Scala algorithm: Read a matrix as a spiral

Published , last updated

Algorithm goal

For a matrix, read it in a clockwise spiral order. For example, if this is the matrix:

123
456
789

Would be read as:

123698745

Test cases in Scala

assert(
  getIndicesBased(
    Vector(
      Vector(1, 2, 3),
      Vector(4, 5, 6),
      Vector(7, 8, 9),
      Vector(10, 11, 12)
    )
  ).toVector == Vector(1, 2, 3, 6, 9, 12, 11, 10, 7, 4, 5, 8)
)
assert(
  getIndicesBased(
    Vector(
      Vector(1, 2, 3, 4),
      Vector(5, 6, 7, 8),
      Vector(9, 10, 11, 12),
      Vector(13, 14, 15, 16),
      Vector(17, 18, 19, 20)
    )
  ).toVector == Vector(
    1, 2, 3, 4, 8, 12, 16, 20, 19, 18, 17, 13, 9, 5, 6, 7, 11, 15, 14, 10
  )
)
assert(getIndicesBased(Vector(Vector(1, 2, 3))).toVector == Vector(1, 2, 3))
assert(
  getIndicesBased(Vector(Vector(1), Vector(2), Vector(3))).toVector ==
    Vector(1, 2, 3)
)

Algorithm in Scala

27 lines of Scala (version 2.13), showing how concise Scala can be!

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Explanation

There are different approaches to this problem, but this approach is the most interesting as it first of all does not mutate the matrix nor perform any heavy transformations of the inputs: by representing the matrix indices in the form of a pair of Ranges, we can simply get the indices and then after getting those indices, extract the respective elements.

The key concept here is that if we take the top part of the matrix, and then rotate it anti-clockwise, that is our next set of indices, and we just keep on going. To do that, in each iteration, the horizontal range becomes the vertical range (without the first line), and vertical range becomes the horizontal range, reversed. (this is © from www.scala-algorithms.com)

In essence, the example matrix would be treated like this (where the outline indicates what we are selecting in this iteration):

123
456
789

After the second transformation, it would look like this:

69
58
47

Full explanation is available for subscribers Scala algorithms logo, maze part, which looks quirky

Scala concepts & Hints

  1. Drop, Take, dropRight, takeRight

    Scala's `drop` and `take` methods typically remove or select `n` items from a collection.

    assert(List(1, 2, 3).drop(2) == List(3))
    
    assert(List(1, 2, 3).take(2) == List(1, 2))
    
    assert(List(1, 2, 3).dropRight(2) == List(1))
    
    assert(List(1, 2, 3).takeRight(2) == List(2, 3))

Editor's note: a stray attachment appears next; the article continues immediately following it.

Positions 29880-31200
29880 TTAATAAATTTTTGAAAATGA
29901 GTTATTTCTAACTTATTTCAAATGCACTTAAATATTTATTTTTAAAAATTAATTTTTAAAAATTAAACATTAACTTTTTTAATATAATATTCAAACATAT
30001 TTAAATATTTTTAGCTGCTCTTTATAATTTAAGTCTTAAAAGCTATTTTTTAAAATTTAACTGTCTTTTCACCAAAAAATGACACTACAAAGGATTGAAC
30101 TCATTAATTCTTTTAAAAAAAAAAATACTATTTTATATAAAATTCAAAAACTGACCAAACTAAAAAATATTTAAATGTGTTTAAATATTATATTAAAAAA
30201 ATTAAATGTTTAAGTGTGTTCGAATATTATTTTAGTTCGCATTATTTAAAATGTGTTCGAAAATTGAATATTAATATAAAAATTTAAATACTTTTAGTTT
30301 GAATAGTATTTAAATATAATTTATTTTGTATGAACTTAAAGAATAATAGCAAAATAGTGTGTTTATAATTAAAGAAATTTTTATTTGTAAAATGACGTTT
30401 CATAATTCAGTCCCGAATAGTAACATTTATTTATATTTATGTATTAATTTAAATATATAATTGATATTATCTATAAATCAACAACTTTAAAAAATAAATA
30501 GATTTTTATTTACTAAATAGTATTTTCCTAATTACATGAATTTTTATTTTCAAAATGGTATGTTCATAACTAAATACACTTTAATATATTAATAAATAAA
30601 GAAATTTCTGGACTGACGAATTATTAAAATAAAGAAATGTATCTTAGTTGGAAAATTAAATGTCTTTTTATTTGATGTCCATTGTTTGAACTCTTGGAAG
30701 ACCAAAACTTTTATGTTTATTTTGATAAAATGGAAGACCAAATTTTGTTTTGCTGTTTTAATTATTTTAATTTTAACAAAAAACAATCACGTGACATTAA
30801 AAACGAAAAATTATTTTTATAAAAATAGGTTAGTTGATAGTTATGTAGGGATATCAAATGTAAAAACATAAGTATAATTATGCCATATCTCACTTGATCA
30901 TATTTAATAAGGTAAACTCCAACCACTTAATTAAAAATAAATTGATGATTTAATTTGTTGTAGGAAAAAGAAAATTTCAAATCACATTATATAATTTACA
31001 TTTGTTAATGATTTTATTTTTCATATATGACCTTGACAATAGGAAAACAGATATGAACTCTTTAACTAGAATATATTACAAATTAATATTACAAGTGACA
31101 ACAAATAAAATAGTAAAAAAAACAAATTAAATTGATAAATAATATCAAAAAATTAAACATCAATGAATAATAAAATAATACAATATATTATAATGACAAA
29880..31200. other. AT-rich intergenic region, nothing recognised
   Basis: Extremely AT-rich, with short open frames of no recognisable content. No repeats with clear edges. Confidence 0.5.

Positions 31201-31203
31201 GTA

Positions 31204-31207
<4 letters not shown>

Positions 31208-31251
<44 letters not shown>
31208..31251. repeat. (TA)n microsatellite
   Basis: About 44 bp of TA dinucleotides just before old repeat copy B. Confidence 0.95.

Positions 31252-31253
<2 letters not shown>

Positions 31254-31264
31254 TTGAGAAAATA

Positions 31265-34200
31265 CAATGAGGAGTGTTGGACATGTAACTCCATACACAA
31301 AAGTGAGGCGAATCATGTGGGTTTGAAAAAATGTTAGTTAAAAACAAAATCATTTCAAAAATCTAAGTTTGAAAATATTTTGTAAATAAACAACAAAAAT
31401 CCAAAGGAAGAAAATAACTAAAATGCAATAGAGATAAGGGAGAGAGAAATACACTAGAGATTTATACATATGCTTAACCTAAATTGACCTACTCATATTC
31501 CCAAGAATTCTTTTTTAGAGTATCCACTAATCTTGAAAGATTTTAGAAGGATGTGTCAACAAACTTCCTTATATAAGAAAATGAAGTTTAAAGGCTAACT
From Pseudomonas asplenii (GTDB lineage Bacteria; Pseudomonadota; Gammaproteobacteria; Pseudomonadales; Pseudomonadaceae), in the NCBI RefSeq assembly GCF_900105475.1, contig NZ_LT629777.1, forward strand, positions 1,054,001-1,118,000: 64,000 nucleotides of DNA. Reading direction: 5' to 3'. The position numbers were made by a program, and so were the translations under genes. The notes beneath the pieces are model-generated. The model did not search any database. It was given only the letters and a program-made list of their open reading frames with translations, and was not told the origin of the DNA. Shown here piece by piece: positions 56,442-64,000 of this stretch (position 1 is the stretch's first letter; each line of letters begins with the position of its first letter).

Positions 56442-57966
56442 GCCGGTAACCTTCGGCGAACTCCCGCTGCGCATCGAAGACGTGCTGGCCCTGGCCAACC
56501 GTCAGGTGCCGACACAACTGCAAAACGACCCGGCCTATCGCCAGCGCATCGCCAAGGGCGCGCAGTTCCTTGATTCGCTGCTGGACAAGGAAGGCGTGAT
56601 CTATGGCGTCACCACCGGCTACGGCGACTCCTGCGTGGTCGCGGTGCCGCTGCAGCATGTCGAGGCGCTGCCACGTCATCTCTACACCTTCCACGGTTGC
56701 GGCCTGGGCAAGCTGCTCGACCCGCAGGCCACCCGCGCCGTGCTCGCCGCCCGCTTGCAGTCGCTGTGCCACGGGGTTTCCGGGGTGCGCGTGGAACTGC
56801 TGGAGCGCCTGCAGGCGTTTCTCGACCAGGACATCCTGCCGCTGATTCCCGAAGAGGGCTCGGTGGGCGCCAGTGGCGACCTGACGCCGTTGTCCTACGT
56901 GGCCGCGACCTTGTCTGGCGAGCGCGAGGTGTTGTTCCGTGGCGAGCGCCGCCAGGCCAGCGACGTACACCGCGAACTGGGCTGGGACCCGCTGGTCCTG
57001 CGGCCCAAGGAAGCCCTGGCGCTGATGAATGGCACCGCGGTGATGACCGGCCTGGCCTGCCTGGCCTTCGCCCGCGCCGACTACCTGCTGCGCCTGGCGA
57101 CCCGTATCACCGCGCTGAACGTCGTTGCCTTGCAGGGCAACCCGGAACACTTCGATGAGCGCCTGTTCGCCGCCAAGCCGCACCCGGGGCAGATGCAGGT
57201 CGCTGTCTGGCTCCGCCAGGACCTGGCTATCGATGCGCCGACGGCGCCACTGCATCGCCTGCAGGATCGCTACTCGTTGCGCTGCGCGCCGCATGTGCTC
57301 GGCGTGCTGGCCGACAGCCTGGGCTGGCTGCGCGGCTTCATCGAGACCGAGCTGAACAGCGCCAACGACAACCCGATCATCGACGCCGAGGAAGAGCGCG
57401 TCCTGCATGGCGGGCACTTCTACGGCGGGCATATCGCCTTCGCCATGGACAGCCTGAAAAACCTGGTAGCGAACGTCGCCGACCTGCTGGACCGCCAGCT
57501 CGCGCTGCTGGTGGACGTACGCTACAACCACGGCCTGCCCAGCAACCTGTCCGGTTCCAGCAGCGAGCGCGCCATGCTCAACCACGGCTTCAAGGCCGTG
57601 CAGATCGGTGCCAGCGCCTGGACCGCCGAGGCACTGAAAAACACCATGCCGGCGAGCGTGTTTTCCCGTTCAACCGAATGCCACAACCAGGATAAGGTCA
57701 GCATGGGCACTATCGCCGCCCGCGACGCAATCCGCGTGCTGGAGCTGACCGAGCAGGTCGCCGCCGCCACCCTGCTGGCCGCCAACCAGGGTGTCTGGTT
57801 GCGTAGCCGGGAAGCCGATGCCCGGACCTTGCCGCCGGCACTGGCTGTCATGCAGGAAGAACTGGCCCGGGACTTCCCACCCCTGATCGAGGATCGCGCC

assert((1 to 5).take(2) == (1 to 2))
    
  2. Lazy List

    The 'LazyList' type (previously known as 'Stream' in Scala) is used to describe a potentially infinite list that evaluates only when necessary ('lazily').

  3. Range

    The (1 to n) syntax produces a "Range" which is a representation of a sequence of numbers.

    assert((1 to 5).toString == "Range 1 to 5")
    
    assert((1 to 5).reverse.toString() == "Range 5 to 1 by -1")
    
    assert((1 to 5).toList == List(1, 2, 3, 4, 5))
    

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  6. Find combinations adding up to N (unique)
  7. Find k closest elements to a value in a sorted Array
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  10. Quick Sort sorting algorithm in pure immutable Scala
  11. Compute a Roman numeral for an Integer, and vice-versa
  12. Matching parentheses algorithm with foldLeft and a state machine
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  14. Read a matrix as a spiral
  15. Remove duplicates from a sorted list (state machine)
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  30. Counting inversions of a sequence (array) using a Merge Sort
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  58. Find combinations adding up to N (non-unique)
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Explore the 21 most useful Scala concepts

To save you going through various tutorials, we cherry-picked the most useful Scala concepts in a consistent form.

  1. Class Inside Class
  2. Class Inside Def
  3. Collect
  4. Def Inside Def
  5. Drop, Take, dropRight, takeRight
  6. foldLeft and foldRight
  7. For-comprehension
  8. Lazy List
  9. Option Type
  10. Ordering
  11. Partial Function
  12. Pattern Matching
  13. Range
  14. scanLeft and scanRight
  15. Sliding / Sliding Window
  16. Stack Safety
  17. State machine
  18. Tail Recursion
  19. Type Class
  20. View
  21. Zip

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